Government vehicles in Taipei City will take the lead in using E3 ethanol gasoline from next month as part of efforts to promote clean energy, an official of the Ministry of Economic Affairs said yesterday.
Bureau of Energy Director-General Yeh Huey-ching (
He also encouraged the public to use E3 ethanol gasoline, which will be available at eight gas stations in Taipei run by the state-owned oil company CPC Corp, Taiwan (
The announcement came one day after Yeh delivered a report on energy conservation and the development of biofuels at a Cabinet meeting.
Yeh said that the government had launched a plan to promote the public use of B1 bio-diesel in Taoyuan and Chiayi counties last month.
Under the plan, B1 bio-diesel and B2 bio-diesel will be available nationwide by next year and 2010 respectively, Yeh said, predicting that 100,000 kiloliters of the fuel would be consumed annually in Taiwan by that time.
Furthermore, Yeh said that, starting in 2009, all gas stations in Taipei City and Kaohsiung City will sell E3 ethanol gasoline.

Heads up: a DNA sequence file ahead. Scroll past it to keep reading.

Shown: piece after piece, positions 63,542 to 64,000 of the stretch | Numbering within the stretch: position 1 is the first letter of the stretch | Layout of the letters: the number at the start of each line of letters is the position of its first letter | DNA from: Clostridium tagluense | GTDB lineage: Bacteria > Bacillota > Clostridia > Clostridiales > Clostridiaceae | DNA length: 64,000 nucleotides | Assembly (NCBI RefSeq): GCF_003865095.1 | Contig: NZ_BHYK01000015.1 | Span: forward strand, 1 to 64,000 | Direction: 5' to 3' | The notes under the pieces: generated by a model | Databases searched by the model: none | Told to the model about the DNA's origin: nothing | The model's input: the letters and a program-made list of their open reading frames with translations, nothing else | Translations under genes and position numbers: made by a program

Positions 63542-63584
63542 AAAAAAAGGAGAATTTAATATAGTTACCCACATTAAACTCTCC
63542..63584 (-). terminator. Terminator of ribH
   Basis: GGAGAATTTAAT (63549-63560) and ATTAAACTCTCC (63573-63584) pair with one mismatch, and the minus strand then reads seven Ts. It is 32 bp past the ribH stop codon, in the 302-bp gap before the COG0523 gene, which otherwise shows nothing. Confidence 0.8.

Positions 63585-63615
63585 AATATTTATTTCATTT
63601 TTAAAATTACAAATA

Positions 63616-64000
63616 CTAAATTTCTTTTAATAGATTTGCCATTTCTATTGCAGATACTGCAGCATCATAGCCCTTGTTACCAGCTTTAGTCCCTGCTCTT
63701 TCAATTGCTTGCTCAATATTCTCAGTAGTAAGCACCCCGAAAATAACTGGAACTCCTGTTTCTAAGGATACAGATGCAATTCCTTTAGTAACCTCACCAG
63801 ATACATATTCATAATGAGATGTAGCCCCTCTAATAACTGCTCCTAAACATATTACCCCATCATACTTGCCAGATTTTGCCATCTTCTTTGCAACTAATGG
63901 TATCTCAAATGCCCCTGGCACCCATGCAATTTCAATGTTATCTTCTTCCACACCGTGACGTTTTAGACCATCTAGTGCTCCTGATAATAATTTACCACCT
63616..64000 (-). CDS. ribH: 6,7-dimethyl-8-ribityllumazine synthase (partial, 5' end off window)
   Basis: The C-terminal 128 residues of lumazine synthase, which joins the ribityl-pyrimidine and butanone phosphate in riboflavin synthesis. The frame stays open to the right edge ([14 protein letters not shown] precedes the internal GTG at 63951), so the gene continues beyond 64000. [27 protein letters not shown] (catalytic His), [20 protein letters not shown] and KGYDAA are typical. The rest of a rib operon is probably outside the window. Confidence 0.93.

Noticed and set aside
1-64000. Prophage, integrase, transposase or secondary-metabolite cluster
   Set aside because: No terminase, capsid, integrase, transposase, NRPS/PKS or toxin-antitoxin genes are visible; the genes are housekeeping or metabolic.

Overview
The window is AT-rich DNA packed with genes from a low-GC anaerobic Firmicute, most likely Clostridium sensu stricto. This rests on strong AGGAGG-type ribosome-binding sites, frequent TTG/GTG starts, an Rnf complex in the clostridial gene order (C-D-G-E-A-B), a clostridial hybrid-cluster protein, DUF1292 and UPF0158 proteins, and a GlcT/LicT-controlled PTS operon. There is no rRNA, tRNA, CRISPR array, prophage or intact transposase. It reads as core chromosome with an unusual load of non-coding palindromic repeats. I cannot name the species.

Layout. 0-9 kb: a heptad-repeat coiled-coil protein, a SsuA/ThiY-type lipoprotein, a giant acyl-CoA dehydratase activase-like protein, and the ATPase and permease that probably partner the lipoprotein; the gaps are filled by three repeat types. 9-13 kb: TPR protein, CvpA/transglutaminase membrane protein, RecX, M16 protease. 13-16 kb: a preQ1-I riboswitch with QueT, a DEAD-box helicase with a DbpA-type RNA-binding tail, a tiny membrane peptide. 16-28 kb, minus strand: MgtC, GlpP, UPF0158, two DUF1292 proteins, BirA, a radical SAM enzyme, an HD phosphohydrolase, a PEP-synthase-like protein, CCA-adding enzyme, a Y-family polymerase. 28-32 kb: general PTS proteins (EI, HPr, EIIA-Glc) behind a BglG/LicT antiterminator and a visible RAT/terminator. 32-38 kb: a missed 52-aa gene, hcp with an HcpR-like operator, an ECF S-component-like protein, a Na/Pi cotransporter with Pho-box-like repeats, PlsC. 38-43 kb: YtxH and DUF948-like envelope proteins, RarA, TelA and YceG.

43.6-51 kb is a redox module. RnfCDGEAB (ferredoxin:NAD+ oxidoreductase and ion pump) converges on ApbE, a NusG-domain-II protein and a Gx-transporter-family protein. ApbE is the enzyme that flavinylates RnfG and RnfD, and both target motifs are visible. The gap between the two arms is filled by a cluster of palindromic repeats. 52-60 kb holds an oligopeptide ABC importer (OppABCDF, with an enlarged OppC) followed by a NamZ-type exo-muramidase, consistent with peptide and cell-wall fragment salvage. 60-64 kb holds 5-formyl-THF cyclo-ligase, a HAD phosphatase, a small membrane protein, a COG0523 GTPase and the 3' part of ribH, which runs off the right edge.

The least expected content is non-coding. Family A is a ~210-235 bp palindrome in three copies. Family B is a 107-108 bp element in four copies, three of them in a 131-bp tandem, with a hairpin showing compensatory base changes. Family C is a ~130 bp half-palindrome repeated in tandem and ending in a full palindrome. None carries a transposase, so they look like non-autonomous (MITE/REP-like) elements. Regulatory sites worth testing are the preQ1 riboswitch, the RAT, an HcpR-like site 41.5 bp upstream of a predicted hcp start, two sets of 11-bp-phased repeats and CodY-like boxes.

From 2011, gas stations nationwide will provide E3 ethanol gasoline, Yeh said.
Yeh predicted that 100,000 kiloliters of the clean fuel would be made available annually, which he said would be enough for 44,000 cars.
Separately, the Industrial Development Bureau will promote the development of the nation's vehicle electronics industry in an effort to help the industry achieve annual output of NT$300 billion (US$9.08 billion) by 2015, a bureau official said yesterday.
The bureau will invite cooperation from local companies in whole vehicle manufacturing, information technology, communications and optronics, in order to help them develop electronics products for vehicles for the global market.
Through industry integration and technological assistance, the bureau will help local firms in developing their own electronics products for vehicles.
The bureau will also improve product inspection and the testing environment and methods for local firms and help them join international exhibitions to attract foreign buyers.
The global vehicle electronics industry's annual output is expected to reach US$166.4 billion by 2009, the official said.
The official said the industry, which aims to make cars safer, "smarter," and more environmentally friendly, includes a wide variety of specialties, such as driver information systems, vehicle bodies, and security and safety.
Taiwan has a good chance of becoming a global leader in the industry because it enjoys advantages in information and communications technology, the official said.